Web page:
US distillers say ‘cheers to toasts, not tariffs’
This week, leading figures in the American whiskey industry gathered in the US Embassy, London, to raise a glass to what Distilled Spirits Council of the United States (DISCUS) president Chris Swonger called “the end of a four year nightmare”.
Despite the 5 July event taking place soon after Independence Day, the mood in the embassy was one of unity between the two countries, rather than division. Even as events in Westminster began to unfold and phones started to buzz with news alerts, the assembled guests diligently worked their way through the more than 20 American whiskey and bourbon brands being showcased.
Though the trade spat was initially concerned with steel and aluminium, it wasn’t long before American whiskey was swept up in the tariff dispute. Tom Sallis, director of global partnerships at the Scotch Whisky Association, said: “…whatever disputes there are in other sectors, it’s not right that our industry should be collateral damage.” The official resolution, on 1 June of this year, in many ways marked a new beginning for the Special Relationship.
In his speech, Swonger thanked President Biden for “resetting diplomatic relationships”: “When these tariffs came up, there was no light between us and our brothers in the Scotch and Irish whisk(e)y industries, and American whiskey exports to the UK declined by 42%”.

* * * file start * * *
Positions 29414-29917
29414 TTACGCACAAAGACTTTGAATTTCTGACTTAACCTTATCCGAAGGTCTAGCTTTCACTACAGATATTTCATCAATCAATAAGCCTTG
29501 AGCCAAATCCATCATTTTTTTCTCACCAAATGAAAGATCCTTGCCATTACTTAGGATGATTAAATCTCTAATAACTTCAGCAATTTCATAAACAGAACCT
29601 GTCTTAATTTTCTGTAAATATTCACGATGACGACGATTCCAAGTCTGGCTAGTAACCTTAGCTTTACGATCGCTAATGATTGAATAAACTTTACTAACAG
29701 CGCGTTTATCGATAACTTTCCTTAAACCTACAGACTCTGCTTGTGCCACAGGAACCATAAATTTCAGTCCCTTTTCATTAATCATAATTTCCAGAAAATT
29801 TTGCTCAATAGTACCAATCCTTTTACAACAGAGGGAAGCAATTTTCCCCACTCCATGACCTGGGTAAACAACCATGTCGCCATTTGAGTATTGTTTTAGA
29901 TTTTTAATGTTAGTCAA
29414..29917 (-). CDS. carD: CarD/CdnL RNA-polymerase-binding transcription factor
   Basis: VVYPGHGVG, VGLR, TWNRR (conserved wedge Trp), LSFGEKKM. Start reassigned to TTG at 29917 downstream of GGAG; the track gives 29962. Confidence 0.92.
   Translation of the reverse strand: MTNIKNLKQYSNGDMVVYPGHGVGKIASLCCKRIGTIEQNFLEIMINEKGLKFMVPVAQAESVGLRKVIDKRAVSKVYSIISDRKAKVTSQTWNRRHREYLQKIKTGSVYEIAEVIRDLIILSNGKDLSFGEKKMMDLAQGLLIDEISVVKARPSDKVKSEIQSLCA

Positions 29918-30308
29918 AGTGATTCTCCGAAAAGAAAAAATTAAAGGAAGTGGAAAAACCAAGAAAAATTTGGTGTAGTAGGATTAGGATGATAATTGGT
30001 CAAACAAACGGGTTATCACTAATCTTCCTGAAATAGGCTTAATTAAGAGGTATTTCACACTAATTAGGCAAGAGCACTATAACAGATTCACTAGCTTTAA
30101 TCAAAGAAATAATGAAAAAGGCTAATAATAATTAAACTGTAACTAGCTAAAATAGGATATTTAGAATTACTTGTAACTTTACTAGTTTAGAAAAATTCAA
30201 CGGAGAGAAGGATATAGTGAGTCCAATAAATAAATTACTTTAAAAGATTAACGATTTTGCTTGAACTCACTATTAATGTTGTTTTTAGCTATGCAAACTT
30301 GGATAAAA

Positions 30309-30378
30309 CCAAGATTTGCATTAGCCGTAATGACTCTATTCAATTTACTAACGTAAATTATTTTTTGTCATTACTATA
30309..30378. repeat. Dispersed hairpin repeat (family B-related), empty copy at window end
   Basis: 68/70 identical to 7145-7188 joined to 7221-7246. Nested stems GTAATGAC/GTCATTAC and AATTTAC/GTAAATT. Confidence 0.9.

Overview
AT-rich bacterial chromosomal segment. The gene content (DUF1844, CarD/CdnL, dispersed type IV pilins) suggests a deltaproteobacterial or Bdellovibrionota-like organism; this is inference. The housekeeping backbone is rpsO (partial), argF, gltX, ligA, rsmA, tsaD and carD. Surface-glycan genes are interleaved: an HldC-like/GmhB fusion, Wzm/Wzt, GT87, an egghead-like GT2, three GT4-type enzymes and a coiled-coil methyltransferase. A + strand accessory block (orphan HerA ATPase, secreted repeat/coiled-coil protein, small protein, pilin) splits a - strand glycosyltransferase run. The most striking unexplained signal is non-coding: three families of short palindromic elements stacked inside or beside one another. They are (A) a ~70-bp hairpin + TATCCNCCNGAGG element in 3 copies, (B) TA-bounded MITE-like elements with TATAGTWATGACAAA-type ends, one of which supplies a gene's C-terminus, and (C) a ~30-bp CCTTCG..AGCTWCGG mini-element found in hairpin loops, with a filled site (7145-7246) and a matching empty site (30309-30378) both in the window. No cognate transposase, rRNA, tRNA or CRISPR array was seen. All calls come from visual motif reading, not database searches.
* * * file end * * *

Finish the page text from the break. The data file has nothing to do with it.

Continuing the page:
He continued: “…zero-for-zero tariffs mean economic vitality, jobs, and a strong Special Relationship. We look forward to playing our part in strengthening this relationship.”
Indeed, the resolution has opened up opportunities for newer brands to expand. Paul Wesley, star of The Vampire Diaries, future Captain Kirk and co-founder of Brother’s Bond Bourbon said of the lifting of tariffs: “as a company that’s only been around for one year, this is vital to us.”
The UK is the fourth largest market in the world for American whiskey. It is hoped that the export value will rebound from the 2021 figure of US$88 million back to the 2018 level of US$150m. To quote the embassy’s foreign service officer, Joe Pennington, “that’s a whole lot of Manhattans!”
However, through the jubilation there was a sense that there is still work to be done. Kathy Yao, agricultural attaché to the UK and Ireland, told db: “The current tariff suspension with the EU is only temporary, but we are hoping to make it permanent.”